Tides3 - The bulges actually occur on both sides of the...

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Tides You may have noticed that I used the phrase "tidally locked" above. What's that all about? Living in Iowa, you are probably not too familiar with the phenomena of tides, and just to be clear, I'm not referring to laundry detergent - what I'm talking about is how the Moon and the Earth pull upon one another and how the consequences of those "pulls" are predictable. Tides usually refer to the water levels of large bodies of water like the oceans which change near the shore due to the pull of the Moon (and the Sun) on the water. While we haven't gotten to gravity yet, you can at least appreciate the fact that a large nearby object like the Moon has a pretty good gravitational influence on the Earth - it is pulling on the Earth all the time, but the only thing that we see responding to the pull is the water. This gravitational pull causes a bulge in the water in the oceans. This bulge follows the motion of the Moon.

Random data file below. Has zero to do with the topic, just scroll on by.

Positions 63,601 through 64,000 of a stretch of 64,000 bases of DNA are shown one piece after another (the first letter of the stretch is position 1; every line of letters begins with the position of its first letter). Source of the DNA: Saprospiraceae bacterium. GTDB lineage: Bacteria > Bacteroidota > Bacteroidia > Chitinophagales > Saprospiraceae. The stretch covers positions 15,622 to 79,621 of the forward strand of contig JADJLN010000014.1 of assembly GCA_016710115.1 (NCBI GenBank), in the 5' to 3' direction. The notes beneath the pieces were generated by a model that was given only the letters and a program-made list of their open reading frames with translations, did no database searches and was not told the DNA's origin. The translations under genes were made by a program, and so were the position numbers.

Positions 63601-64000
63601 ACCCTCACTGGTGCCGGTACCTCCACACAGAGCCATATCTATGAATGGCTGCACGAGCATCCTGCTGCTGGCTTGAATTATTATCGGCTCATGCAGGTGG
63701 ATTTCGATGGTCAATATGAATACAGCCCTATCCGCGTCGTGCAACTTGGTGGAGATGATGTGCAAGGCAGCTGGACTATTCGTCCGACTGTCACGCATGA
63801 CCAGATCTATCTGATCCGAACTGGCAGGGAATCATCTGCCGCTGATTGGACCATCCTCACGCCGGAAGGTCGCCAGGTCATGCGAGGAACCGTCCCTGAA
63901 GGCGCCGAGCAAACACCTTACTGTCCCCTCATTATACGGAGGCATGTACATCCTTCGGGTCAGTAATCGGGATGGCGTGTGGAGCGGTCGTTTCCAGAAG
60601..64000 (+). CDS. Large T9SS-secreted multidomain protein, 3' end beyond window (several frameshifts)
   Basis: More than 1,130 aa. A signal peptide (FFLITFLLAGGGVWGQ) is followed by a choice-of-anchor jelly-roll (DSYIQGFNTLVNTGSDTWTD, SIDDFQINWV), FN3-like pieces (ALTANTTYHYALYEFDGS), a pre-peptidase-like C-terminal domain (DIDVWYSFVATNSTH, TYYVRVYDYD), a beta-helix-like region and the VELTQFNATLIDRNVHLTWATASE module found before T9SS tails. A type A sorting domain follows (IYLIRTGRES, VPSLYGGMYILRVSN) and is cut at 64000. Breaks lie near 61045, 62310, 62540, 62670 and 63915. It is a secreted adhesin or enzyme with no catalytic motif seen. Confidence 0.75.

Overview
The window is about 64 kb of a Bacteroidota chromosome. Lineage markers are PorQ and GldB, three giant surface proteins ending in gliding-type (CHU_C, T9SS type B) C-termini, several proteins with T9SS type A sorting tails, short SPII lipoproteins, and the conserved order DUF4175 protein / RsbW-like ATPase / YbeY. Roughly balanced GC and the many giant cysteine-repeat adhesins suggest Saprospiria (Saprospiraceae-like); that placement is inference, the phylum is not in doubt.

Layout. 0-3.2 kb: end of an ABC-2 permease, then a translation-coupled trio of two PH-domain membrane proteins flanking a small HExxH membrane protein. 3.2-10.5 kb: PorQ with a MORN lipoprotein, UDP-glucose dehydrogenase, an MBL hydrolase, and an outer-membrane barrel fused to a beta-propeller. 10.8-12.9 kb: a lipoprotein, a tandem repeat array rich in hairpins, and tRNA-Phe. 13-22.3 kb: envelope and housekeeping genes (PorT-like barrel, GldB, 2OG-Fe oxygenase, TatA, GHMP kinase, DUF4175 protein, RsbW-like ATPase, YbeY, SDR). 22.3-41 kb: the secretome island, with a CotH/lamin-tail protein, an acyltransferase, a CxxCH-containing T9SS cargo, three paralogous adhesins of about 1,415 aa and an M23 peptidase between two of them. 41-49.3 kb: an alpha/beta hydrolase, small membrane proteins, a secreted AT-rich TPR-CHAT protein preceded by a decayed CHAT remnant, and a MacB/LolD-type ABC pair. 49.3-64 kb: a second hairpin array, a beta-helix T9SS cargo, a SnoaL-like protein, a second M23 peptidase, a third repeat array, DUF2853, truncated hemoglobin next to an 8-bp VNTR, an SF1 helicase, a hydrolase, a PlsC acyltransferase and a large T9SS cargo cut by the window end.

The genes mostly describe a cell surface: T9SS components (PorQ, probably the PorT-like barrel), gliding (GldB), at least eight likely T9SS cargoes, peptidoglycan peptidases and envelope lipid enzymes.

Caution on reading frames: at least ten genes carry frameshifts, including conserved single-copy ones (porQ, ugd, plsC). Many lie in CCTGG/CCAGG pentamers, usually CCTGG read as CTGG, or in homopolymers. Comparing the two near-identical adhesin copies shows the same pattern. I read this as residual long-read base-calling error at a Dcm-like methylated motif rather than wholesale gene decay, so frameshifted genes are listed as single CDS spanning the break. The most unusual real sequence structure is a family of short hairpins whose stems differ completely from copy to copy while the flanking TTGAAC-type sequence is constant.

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Unformatted text preview: The bulges actually occur on both sides of the Earth. The side that's closest to the Moon feels the strongest pull and bulges out, and the side furthest from the Moon feels a lesser pull and is sort of left behind (since the center of the Earth also feels the pull, more than the water on the furthest side of the Earth). This is shown in Figure 12. Figure 12. The Moon's pull on the water and the Earth produces bulges on the two sides of the Earth. The degree of the pull is shown by the arrows, with the side nearer the Moon having the largest pull, and the side further having the smallest pull. Since it takes only 23 hours and 56 minutes for the Earth to rotate, coastal locations will pass through the high water bulges (have high tides) two times each day. Remember, the motion of the Moon is much slower, so the Earth actually rotates through the tides....
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